|New Zealand (28) 42|
|Tries: J Barrett, Reece, Tupaea, A Savea 2, Sowakula Cons: B Barrett 6|
|Ireland (5) 19|
|Tries: Earls, Ringrose, Aki Cons: Carbery 2|
New Zealand emphatically preserved their remarkable 28-year unbeaten run at Eden Park with a six-try win over Ireland to take a 1-0 series lead.
The All Blacks scored four tries in 17 first-half minutes in response to Keith Earls’ score to extend their winning run at the Auckland venue to 47 Tests.
Both sides scored two tries after the break but the result was in no doubt by then.
Ireland also lost captain Johnny Sexton to a first-half head injury.
Sexton failed a head injury assessment (HIA), making him a major doubt for the second Test next week.
Seeking their first win over the All Blacks in New Zealand, Ireland played well in patches – most notably at the start of each half – but were unable to match the intensity or accuracy of their hosts for long enough periods to contain them.
The series now moves to Dunedin, where New Zealand can take an unassailable 2-0 lead.
Ireland know they have their work cut out if they are to take a Test win home with them, and more importantly preserve the feel-good momentum that has been built over the past year and a half.
All Blacks unfazed by quick Ireland start
Saturday’s meeting at Eden Park was a reversal of the sides’ last contest eight months ago in Dublin, in that this time it was Ireland arriving at the end of their season.
While their start was electrifying, the visitors looked shot come half-time as New Zealand moved through the gears to rip away any hopes the visitors had of an unprecedented win.
There is a reason Ireland have never won in New Zealand, and there is a reason that the All Blacks are now 47 games without loss at Eden Park. Ireland brought their best for the first 20 minutes – and it was a highly impressive opening – but found themselves just 5-0 up.
Earls’ sixth minute try was magnificent, as the forwards put in the leg work with phase after phase of powerful carries before New Zealand infringed at the breakdown, giving Ireland licence to throw it out to the backs, where Hugo Keenan found Earls for a typically tidy finish.
It soon unravelled for the visitors though. The All Blacks had taken their best punch and had a whole lot left in the tank.
On 21 minutes, they went ahead as Jordie Barrett provided the finish following debutant Leicester Fainga’anuku’s charge down the left.
Even at that stage, Ireland looked sprightly and moved back into New Zealand territory, but things really unravelled when James Lowe slipped a split-second before Garry Ringrose threw a pass in his direction. The ball hit the deck allowing Sevu Reece to pick up and sprint clear for the second home try.
To compound Ireland’s misery, that was the move in which Sexton sustained the injury that forced him off for a HIA, which he did not pass.
It was a sequence that took the wind out of Ireland and galvanised the All Blacks. They capitalised on the momentum with further scores before the break from Quinn Tupaea and Ardie Savea, with half-backs Beauden Barrett and Aaron Smith instrumental in both.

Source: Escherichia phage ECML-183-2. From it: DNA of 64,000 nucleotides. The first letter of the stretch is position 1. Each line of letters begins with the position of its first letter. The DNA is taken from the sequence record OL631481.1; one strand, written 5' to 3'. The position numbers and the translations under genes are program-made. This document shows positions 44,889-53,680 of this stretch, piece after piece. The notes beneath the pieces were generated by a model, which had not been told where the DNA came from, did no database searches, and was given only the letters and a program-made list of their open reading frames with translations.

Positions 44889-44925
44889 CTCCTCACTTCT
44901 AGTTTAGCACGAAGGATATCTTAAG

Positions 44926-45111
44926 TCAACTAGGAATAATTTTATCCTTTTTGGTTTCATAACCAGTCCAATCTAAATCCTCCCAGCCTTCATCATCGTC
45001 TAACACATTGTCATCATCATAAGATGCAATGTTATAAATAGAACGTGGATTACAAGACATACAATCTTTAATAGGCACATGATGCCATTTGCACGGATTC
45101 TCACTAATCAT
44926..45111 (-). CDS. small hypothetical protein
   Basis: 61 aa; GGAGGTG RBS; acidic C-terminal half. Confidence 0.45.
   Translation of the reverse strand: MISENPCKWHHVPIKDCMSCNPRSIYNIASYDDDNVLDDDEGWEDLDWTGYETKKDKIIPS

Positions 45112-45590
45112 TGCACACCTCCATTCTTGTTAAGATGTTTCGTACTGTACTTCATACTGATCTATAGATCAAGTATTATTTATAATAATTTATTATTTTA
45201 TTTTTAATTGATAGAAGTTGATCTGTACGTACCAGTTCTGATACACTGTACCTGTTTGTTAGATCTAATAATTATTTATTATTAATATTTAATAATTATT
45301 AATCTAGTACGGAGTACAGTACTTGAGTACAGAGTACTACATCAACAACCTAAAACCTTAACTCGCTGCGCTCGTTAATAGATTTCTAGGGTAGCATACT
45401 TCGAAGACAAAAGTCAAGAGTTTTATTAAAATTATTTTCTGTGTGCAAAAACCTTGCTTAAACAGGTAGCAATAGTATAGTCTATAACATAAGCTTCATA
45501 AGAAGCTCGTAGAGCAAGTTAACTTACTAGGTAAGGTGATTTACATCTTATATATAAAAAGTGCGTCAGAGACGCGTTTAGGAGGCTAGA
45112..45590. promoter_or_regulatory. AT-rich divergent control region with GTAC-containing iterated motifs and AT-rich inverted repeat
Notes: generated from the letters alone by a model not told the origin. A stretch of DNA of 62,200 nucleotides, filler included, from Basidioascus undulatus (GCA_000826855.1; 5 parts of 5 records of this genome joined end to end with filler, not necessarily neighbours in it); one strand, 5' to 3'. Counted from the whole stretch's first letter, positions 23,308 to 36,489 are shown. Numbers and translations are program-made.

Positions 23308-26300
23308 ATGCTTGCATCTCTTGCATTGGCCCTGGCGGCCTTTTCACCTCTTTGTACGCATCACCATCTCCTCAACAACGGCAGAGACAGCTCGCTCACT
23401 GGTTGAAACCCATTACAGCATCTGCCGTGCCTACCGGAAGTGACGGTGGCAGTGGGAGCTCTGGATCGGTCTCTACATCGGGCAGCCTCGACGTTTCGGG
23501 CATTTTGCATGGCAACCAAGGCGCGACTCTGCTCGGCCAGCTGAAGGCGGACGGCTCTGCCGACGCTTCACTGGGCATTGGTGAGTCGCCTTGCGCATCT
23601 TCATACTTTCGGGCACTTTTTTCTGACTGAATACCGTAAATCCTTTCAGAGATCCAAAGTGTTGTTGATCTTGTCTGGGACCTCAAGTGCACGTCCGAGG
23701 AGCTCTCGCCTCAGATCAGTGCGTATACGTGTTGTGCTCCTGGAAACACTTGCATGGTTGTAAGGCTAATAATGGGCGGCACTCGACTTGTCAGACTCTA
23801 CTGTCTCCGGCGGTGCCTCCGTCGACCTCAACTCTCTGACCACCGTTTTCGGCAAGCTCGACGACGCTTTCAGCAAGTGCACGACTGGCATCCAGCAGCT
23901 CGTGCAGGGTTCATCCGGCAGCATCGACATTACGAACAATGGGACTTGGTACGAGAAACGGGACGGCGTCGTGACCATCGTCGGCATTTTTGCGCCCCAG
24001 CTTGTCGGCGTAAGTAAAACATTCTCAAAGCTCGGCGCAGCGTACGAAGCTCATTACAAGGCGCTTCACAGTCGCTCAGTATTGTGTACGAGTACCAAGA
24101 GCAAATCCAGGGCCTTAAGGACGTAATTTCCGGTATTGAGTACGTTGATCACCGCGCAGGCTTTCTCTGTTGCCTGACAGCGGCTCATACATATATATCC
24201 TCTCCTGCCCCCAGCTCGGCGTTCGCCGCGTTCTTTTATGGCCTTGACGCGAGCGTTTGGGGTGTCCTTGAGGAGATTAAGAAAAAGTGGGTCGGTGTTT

The All Blacks’ performance was even more impressive given their heavily disrupted build-up as Covid-19 ripped through their coaching staff, with backs Will Jordan, David Havili and Jack Goodhue all ruled out after testing positive.
If the team’s training schedule was disrupted as a result, you would not have known. Ireland too did not avoid the virus, with wing Mack Hansen ruled out before they were forced into a late change to the matchday 23, as Finlay Bealham was replaced on the bench by Tom O’Toole.
By the time the second half began, Ireland were realistically in damage limitation mode, but faced with a 23-point deficit they threw caution to the wind and again found an early reward through a fine Ringrose score.
The All Blacks remained well in control, though, and Savea promptly responded with the game’s best individual score as he evaded three Irish tackles to slalom over.
As impressive as they were in attack, New Zealand’s defence was similarly sharp. Ireland had to work remarkably hard for their three scores and were held up over the line on multiple occasions.
Rieko Ioane’s brilliant defence denied Ireland two tries in as many minutes, first with a last-gasp tackle that forced Joey Carbery to lose control of the ball as he stretched to ground, before dislodging the ball from Josh van der Flier’s grasp as he charged over the line.
It was deeply frustrating for Ireland to come away with nothing after several slick passages of play, further compounded when New Zealand went up the other end and found a sixth try through Pita Gus Sowakula.
Bundee Aki came on to score a late consolation try as Karl Tu’inukuafe ended the game in the sin-bin for a trip on Conor Murray, but by then the home fans were firmly in party mode with the dazzling win confirmed.
New Zealand: J Barrett; S Reece, R Ioane, Q Tupaea, L Fainga’anuku; B Barrett, Smith; Bower, Taylor, Tu’ungafasi, Retallick, Whitelock; S Barrett, Kane (capt), Savea.
Replacements: Taukei’aho, Tu’inukuafe, Ta’avao, Sowakula, Papalii, Christie, Mo’unga, Ennor.
Ireland: Keenan; Earls, Ringrose, Henshaw, Lowe; Sexton (capt), Gibson-Park; Porter, Sheehan, Furlong, Beirne, Ryan; O’Mahony, Van der Flier, Doris.
Replacements: Heffernan, O’Toole, Healy, Treadwell, Conan, Murray, Carbery, Aki.